- Start smocking !
- Now the tricky part : sewing all these amazing smocked pieces together, and get nice finishings. To do that, I had to make A LOT of sewing and seam tests, and I learned how to handle the fabric best to get the result I want. Check the picture below to see how I do it, but note that it only works for this specific flower pattern ! If you’re using another pattern, I advise you to make some small test to learn how to stitch your pieces together and get a nice result. So once my piece is smocked, I pin the seam allowance like on picture.
- Then I baste in place, each pieces separately. This ensure that the fabric stays exactly how I want it during assembling, and therefore more beautiful seams.
- Now you’re finally ready to stitch your pieces together !
Did you make it through ? I know it’s quite complicated, but that’s how I achieve a really nice finishing. But please, if you sew your smocked garment in an easier and faster way, share with me ! 😃
Some extra tips here :
- Straight seams are WAY easier to do, and especially if you only have smocks on one side, like I did on my smocked pillow cover for Flo Home Delight. So you can always start by easier pieces, like cushions, to start learning, before going for a whole garment. [I’ll admit, I HAVE cried because smocking felt too complicated and I was alone trying to figure this out 😅]
- When you’re ready to make clothes, AKA level up to where everything is curved, I advise you to always have a lining on your garment, to control the edges and finishings of your garment. On this coat, because it was my first clothing using smocks, I didn’t have one, and I find the result a bit muddled, not refined the way I like it. photo détail manteau smock ?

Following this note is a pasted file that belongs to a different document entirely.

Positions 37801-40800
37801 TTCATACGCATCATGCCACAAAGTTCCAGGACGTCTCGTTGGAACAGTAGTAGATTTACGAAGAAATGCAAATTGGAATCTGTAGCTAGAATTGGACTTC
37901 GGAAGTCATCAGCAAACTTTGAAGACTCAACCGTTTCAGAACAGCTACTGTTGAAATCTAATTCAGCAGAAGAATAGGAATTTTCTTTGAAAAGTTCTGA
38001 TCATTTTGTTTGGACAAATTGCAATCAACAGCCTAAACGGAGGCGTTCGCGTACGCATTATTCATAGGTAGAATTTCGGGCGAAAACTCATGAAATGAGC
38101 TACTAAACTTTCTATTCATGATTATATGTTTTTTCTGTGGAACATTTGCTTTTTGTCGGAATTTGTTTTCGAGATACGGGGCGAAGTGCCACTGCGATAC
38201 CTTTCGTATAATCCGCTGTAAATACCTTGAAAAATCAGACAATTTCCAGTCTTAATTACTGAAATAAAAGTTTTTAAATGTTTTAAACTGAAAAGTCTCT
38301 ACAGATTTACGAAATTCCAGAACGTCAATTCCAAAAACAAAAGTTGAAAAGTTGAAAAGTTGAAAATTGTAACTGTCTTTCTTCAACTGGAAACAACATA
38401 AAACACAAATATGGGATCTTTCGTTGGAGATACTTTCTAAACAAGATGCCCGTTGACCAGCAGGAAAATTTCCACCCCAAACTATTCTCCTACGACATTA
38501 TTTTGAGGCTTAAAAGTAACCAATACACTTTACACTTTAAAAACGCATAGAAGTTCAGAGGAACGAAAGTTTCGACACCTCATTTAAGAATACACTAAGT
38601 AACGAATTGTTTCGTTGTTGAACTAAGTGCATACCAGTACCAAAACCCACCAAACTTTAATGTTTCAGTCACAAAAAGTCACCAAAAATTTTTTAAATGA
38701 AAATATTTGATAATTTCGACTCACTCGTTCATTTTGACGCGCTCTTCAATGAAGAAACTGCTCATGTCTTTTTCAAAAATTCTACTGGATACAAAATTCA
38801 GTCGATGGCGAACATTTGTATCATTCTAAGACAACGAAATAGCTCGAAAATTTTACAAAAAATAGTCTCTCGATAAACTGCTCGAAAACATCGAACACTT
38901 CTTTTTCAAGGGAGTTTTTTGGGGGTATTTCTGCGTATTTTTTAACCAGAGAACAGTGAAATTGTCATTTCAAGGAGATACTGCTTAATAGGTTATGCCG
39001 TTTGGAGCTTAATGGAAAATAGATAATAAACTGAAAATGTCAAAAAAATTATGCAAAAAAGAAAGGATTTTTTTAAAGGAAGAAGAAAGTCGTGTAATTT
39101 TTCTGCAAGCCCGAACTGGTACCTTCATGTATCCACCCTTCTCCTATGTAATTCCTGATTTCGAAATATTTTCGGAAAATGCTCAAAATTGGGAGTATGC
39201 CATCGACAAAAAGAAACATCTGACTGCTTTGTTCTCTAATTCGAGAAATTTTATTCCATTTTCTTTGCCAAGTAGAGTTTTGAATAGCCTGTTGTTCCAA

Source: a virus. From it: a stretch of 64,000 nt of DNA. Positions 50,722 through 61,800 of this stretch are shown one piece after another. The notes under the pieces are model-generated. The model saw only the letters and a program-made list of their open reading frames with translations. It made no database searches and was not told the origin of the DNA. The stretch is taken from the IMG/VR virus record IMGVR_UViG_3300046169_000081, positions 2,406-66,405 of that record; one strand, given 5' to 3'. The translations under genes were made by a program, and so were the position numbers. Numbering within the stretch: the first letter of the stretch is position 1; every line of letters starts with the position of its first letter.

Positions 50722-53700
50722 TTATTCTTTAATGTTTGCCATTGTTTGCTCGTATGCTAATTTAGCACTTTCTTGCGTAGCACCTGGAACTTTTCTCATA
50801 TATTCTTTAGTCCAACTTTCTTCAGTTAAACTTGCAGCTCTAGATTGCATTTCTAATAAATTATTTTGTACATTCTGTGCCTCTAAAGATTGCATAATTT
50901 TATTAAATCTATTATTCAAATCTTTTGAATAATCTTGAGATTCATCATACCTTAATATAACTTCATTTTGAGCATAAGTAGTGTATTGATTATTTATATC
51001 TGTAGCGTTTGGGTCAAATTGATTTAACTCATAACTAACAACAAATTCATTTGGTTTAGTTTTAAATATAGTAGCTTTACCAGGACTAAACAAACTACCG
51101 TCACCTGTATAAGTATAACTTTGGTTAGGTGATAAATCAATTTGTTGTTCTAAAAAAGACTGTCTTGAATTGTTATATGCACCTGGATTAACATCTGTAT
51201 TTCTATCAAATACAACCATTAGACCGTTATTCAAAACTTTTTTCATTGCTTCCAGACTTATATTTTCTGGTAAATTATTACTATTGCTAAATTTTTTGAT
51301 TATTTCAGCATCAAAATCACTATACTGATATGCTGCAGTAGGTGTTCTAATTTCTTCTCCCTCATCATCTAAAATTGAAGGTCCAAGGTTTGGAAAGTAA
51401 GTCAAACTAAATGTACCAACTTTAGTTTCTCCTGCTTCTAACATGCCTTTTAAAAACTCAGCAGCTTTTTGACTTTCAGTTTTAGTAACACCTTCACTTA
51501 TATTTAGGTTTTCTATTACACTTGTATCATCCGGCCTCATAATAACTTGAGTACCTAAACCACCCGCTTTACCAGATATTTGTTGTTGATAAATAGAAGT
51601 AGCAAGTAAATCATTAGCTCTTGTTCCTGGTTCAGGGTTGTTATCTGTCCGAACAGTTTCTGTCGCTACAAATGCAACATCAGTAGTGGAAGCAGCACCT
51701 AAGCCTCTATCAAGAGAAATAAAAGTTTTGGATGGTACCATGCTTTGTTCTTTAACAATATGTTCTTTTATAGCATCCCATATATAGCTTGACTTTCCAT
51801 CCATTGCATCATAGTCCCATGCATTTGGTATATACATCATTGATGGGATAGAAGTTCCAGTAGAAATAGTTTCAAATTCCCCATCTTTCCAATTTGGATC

- If you have access to digital tracing software for pattern making (like Lectra), PLEASE USE IT. It was quite a headache and took so long to trace the enlarged pattern, I wish I had access to that.
- If you have access to a big size printer, you can also print your smocked pattern in bulk, and then trace your garment pattern on top. Way faster !
Are you ready to add Canadian Smocks to your clothes ?
I introduced you to 3 techniques :
- Adding a smocked section
- Using draping to make the pattern
- Using pattern making to make an entire garment with smocks
Which ones seems to suit best your design idea ? Comment below !
Do you want to get behind the scene, and learn exactly how I made my Neosmock collection ? Click to download this free ebook where I show exactly how to smock, how to create the pattern for the cushions, and all my tips to do it faster !
Floriane Schmitt is a textile designer, sharing her knowledge about textiles + creativity. She graduated with honors at a Parisian fashion school in Fashion Design & Fashion Business, and started her career with Flo Home Delight, her creative textile studio. Discover her collections on www.flohomedelight.com. She is also teaching creative souls how to become better designers, using textile as a main medium.